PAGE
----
Abduction of Kacmaz Family – The dark side

STAFF members of Pak-Turk School’s campus in Karachi on Saturday stage a protest demonstration outside the Karachi Press Club for the recovery of the Kacmaz family, who were recently picked up in Lahore and taken away to an unknown location. —Fahim Siddiqi / White Star
STAFF members of Pak-Turk School’s campus in Karachi on Saturday stage a protest demonstration outside the Karachi Press Club for the recovery of the Kacmaz family, who were recently picked up in Lahore and taken away to an unknown location. —Fahim Siddiqi / White Star


Date posted: October 10, 2017

Xari Jalil

They travel in groups now, never alone; and each time the doorbell rings, they dread the worst. Their homes are beco­ming emptier; personal possessions are being sold off.

The Turkish community here is scared. Teach­ers by profession, they live in identity-less limbo, squa­shed between two countries. They have neither visas for living in Pakistan, nor — for fear of being arrested — can they return to Turkey. After their last visas expired, they did not receive an extension; they were given a stay for a year by the Lahore High Court, and they have UNHCR asylum-seeker certificates.

The fear and insecurity have deepened after the Kacmaz family was recently picked up and taken away to an unknown location. When Fatih Avcu heard a commotion in the home of the ex-principal of the Pak-Turk School, Mesut Kacmaz, he rushed downstairs to see what was happening but was mistakenly picked up too.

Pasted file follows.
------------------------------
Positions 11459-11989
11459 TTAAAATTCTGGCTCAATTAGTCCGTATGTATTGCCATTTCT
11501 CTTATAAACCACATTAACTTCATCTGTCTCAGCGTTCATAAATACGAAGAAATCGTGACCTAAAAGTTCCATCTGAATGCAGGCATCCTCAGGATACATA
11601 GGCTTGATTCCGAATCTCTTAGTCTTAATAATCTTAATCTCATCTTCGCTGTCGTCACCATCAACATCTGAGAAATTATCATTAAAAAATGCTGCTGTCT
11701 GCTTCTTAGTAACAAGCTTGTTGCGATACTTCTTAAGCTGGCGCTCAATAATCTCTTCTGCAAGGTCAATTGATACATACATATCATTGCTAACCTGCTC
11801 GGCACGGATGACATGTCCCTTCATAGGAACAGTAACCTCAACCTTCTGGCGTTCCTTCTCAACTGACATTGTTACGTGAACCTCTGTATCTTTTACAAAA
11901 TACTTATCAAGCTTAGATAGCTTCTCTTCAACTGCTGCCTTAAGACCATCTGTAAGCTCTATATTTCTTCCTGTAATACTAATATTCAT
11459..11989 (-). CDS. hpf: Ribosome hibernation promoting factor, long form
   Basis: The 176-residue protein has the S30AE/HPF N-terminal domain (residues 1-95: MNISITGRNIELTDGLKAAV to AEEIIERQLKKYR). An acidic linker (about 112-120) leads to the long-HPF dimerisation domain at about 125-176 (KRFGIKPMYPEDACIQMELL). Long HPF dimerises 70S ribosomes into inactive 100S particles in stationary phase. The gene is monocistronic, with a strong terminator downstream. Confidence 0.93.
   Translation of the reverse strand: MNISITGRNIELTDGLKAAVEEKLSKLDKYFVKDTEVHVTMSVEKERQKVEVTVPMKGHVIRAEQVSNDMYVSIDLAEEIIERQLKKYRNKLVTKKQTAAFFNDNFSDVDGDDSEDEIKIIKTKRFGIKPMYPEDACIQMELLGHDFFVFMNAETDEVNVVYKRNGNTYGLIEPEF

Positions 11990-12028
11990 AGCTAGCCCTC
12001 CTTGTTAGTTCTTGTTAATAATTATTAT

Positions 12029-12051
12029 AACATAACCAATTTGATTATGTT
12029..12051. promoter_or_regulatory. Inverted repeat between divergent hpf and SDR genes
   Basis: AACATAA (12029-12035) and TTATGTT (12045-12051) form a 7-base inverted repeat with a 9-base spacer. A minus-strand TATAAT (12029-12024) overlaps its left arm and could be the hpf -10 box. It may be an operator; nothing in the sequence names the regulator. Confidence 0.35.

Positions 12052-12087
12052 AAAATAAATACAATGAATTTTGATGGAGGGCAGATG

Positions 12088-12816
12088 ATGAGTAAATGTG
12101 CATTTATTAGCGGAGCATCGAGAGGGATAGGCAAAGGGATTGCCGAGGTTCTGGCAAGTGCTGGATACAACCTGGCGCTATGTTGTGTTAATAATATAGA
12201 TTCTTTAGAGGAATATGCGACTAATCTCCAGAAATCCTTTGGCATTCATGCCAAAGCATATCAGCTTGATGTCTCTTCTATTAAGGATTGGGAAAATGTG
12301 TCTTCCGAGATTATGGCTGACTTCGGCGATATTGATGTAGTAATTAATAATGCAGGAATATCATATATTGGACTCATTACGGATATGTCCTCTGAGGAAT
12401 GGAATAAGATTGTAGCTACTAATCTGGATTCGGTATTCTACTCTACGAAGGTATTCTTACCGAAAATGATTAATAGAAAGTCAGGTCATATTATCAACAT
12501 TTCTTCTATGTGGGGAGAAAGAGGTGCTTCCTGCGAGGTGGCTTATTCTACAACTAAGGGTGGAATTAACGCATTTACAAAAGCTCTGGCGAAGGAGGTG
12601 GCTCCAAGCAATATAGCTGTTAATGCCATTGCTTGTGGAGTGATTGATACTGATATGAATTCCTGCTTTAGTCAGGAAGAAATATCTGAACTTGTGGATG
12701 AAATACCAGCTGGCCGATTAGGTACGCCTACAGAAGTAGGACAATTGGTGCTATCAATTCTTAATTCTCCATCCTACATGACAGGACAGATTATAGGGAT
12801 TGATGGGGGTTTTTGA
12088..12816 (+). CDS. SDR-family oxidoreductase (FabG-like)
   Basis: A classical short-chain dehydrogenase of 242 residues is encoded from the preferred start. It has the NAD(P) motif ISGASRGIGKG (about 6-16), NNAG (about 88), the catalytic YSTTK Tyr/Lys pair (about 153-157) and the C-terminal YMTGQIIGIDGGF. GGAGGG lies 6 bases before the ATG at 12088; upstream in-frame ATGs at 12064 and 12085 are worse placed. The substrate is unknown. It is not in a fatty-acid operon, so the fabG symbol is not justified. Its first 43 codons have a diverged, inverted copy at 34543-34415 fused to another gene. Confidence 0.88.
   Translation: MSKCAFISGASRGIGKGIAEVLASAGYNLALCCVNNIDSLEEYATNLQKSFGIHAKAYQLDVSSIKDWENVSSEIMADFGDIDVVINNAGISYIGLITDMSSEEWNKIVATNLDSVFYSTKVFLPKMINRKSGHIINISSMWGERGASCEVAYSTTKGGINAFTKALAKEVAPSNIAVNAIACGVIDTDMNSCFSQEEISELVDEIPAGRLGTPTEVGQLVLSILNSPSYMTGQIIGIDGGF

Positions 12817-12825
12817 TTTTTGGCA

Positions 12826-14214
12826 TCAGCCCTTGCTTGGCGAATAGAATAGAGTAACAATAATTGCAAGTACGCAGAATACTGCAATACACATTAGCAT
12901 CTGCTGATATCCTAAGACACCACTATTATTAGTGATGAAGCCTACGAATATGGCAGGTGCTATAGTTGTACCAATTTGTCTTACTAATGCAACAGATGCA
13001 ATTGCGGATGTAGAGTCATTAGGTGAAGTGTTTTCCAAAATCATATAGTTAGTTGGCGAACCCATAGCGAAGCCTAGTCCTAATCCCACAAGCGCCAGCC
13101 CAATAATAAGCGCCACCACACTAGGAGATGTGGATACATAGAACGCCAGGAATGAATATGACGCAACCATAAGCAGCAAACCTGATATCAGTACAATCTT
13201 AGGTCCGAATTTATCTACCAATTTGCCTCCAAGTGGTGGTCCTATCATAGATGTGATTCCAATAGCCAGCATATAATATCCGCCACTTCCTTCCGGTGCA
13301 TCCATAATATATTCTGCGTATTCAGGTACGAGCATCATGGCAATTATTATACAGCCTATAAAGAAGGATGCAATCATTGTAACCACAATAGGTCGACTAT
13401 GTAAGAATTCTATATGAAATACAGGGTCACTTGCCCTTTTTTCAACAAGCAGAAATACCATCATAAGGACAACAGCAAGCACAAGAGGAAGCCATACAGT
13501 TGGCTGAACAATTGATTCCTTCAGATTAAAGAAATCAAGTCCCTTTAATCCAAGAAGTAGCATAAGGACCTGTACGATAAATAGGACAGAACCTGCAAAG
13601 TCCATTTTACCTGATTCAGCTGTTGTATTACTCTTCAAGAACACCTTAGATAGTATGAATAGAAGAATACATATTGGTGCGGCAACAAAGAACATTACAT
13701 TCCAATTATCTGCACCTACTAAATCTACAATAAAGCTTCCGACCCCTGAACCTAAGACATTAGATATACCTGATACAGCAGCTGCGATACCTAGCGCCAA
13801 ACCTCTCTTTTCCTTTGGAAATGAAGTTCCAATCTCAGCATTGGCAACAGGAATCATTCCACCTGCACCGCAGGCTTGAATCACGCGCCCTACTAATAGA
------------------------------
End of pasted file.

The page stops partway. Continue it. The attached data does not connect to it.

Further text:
“They carried huge guns, but were in civvies, so we don’t know who they were,” says Avcu. “They put black hoods on all of us, even Kacmaz’s wife and teenaged daughters, handcuffed us and drove for around 30 minutes before stopping somewhere. It was a fully furnished house, but I don’t know where we were.” Later, Avcu was told he wasn’t supposed to be there and was dropped blindfolded near his house. “I walked home from the crossing,” he says.

This disturbing incident has left even the small children asking questions. “They hear us talking and ask us if we are also going to be taken by the police,” says Gonul. “We don’t even know whether the family is dead or alive. Mrs Kacmaz, who was my friend, said [earlier] that her husband was being followed and once a man, under the pretext of being from the law enforcement agencies, questioned the landlord about him.”

“On Friday, we were invited to the Kacmaz house, but then she called. She was crying, saying some men were there taking photographs of the place,” says Elif. “On Tuesday night they disappeared.”

Things weren’t always so bad.

For a former director of the Pak-Turk School, Sadullah Bayazit, Pakistan was always a second home. He came here for higher education, and has been here for 21 years now, almost the same length of time as the Pak-Turk School that was established here in the mid-90s. Others have lived here for nearly a decade. But after the coup attempt against President Tayyip Erdogan’s government, Turkey has been pressurising Pakistan to close down the Pak-Turk School and send their foreign staff home.